Tea donates 10 percent of its profits to grassroots organizations working toward a better world for kids everywhere. This fall, Tea partnered with Little Sisters Fund of Nepal.
About Little Sisters Fund
Founded in 1998, Little Sisters Fund fights injustice and poverty by educating girls and empowering them to become leaders. In Nepal, where almost half of the population lives below the poverty line, school can be prohibitively expensive for many families. Little Sisters Fund provides long-term scholarships to economically disadvantaged girls, and protects them from the dangers of child sex trafficking, child marriage, and child labor.
Why Educating Girls Matters
Educated women marry later, have fewer and healthier children, earn more, and invest more of their earnings in their families and communities. When a girl gets an education, it impacts her family, her community, and future generations.
Tea is excited to support Little Sisters Fund by providing 1,000 new uniforms to 1,000 girls so they can go to school.
Tea with Little Sisters founder Usha Acharya
We met Usha Acharya, co-founder of Little Sisters Fund, in the lobby of our hotel on our first full day in Nepal. We recognized her right away from her photo online, gave her a big hug hello, and sat down in the courtyard for a cup of tea. Our company is named Tea because all over the world, people connect with each other by sharing a cup of tea. So we couldn’t have asked for a more perfect way to meet Usha, who told us that welcoming visitors with a cup of tea is a long-standing tradition in Nepal.
Over the next few days, we drove with Usha to visit Little Sister Fund’s partner schools and meet girls who are getting an education thanks to Usha and her organization’s supporters. To the 2,700 girls attending 80 different schools in 20 districts in Nepal, Usha is a mentor, mother, big sister, and beacon of hope. She is living proof that an education can transform a girl’s life. Born in a small village to illiterate parents, Usha was sent at age 6 to live with relatives far from home. Through luck and perseverance, she was able to go to school. That experience opened her mind and changed her life. Usha went on to earn two master’s degrees and has made educating girls in Nepal her lifelong mission.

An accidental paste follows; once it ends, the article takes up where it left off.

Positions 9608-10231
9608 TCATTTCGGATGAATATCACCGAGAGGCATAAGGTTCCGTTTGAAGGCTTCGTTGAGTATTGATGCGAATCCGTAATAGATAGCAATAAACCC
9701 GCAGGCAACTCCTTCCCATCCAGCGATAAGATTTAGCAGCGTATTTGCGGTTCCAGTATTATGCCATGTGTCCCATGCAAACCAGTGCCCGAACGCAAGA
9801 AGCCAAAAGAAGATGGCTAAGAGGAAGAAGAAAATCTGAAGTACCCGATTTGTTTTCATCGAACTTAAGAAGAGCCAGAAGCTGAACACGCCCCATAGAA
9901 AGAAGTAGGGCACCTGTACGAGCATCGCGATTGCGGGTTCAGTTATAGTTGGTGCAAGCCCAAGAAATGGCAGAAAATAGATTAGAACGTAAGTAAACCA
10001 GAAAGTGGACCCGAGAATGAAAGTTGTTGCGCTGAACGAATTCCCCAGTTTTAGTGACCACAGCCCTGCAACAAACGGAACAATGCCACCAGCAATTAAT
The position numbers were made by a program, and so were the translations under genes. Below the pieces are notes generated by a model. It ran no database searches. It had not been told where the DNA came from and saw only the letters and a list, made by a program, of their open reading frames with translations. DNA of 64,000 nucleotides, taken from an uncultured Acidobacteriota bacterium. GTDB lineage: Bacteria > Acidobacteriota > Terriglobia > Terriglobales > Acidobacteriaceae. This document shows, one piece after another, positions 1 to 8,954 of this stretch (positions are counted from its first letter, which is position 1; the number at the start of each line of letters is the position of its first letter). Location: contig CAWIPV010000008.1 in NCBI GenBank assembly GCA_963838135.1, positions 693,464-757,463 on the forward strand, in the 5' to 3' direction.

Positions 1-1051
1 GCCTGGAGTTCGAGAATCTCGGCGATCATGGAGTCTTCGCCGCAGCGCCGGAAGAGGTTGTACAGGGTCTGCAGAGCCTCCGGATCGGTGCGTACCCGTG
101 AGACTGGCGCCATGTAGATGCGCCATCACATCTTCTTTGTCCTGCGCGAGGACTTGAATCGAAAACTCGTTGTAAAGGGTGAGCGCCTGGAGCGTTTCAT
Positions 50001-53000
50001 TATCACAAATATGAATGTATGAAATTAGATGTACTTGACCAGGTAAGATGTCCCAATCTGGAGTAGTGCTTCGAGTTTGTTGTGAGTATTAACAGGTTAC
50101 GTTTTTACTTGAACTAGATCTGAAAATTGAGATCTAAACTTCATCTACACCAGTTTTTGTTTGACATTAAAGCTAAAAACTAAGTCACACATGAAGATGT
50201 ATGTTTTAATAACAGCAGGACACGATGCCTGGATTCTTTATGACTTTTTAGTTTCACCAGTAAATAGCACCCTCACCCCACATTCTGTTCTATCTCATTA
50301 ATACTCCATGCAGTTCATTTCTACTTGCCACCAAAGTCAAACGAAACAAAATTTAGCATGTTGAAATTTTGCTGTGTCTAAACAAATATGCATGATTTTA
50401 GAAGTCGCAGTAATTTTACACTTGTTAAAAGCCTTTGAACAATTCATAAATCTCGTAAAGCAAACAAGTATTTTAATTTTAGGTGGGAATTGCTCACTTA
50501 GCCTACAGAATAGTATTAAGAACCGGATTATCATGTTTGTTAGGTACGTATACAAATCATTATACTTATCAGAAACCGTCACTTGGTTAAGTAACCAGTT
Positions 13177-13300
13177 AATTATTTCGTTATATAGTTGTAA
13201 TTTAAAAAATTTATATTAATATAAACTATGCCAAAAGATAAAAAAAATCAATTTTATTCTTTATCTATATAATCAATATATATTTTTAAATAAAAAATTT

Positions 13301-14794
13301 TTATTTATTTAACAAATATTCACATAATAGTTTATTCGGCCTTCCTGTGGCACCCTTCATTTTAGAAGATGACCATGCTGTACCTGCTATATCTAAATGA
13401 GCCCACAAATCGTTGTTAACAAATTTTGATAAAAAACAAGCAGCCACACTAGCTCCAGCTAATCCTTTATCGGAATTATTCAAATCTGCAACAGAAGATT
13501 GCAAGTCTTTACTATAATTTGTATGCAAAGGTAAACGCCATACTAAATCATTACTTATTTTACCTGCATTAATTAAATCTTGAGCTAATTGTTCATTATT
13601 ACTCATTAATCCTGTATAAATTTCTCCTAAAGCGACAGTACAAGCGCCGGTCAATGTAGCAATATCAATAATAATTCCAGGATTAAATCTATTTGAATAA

It’s easy to see her passion. She’s incredibly humble and curious. She takes a personal interest in the backgrounds and stories of every girl in the program. She listens with interest, asks lots of questions, and pays close attention to the world around her. At one point, we were walking through a field of wheat and oats near a school. Usha identified which stalks were wheat and which were oats, then pulled them together to look for the similarities and differences between them. Her curiosity got everyone to stop and think. It’s clear that her calling is to be an educator!
According to Usha, education is more important than anything else you can give a person. “If I could have three wishes, it would be education, education, education,” she said to us, as our car bounced along dirt roads. We didn’t see a single traffic light on our two hour ride to Lele, a village in Bagmati Province. We talked the whole way—about Usha’s life, her quest for an education, her father’s death, her marriage to the Nepali ambassador to the UN, her Ivy-League-educated sons, and her passion for her work. She is funny and quick and open and totally plugged into the news of the world. We talked about how the communists were elected to government in Nepal, how families are tricked into giving away their daughters to human traffickers, how she worked for Save the Children before founding Little Sisters Fund, and what it’s like to run a nonprofit in Nepal.
When we got close to the village school, we realized there was a festival happening. The whole town was gathered to honor a local god. The school was officially closed! No matter—when we arrived, there were 30 uniformed girls waiting for us with braids in their hair and flowers in their hands. The sight of all the girls filled our eyes with tears. It was overwhelming and moving to see so much beauty and strength and promise.
The girls handed us flowers and smiled shyly. We went into their classroom and sat in a circle on the floor and talked—about what their life is like, what they like to do with their friends, and what they want to do when they grow up. They drew pictures, laughed, sang, and took a bunch of selfies with our phones. We gave them backpacks filled with school and health supplies they would need for the upcoming school year. Donating a backpack full of supplies costs just ten dollars, but it makes a huge difference for these girls.
Getting to know the girls and hearing about their hopes, ideas about the future, and commitment to school was a joyful experience. Later, we learned more about some of the hardships they face. By ensuring they are safe and getting an education, Usha and her team are giving these girls the power to change their lives and the lives of their future children. To witness all that possibility in a small classroom with no chairs was like watching a miracle start to unfold.
Introducing Usha and her work to the Tea community is our way of bringing the world closer together. Being a student means everything to the Little Sisters and seeing how proud the girls were to wear their new uniforms was the highlight of our trip to Nepal.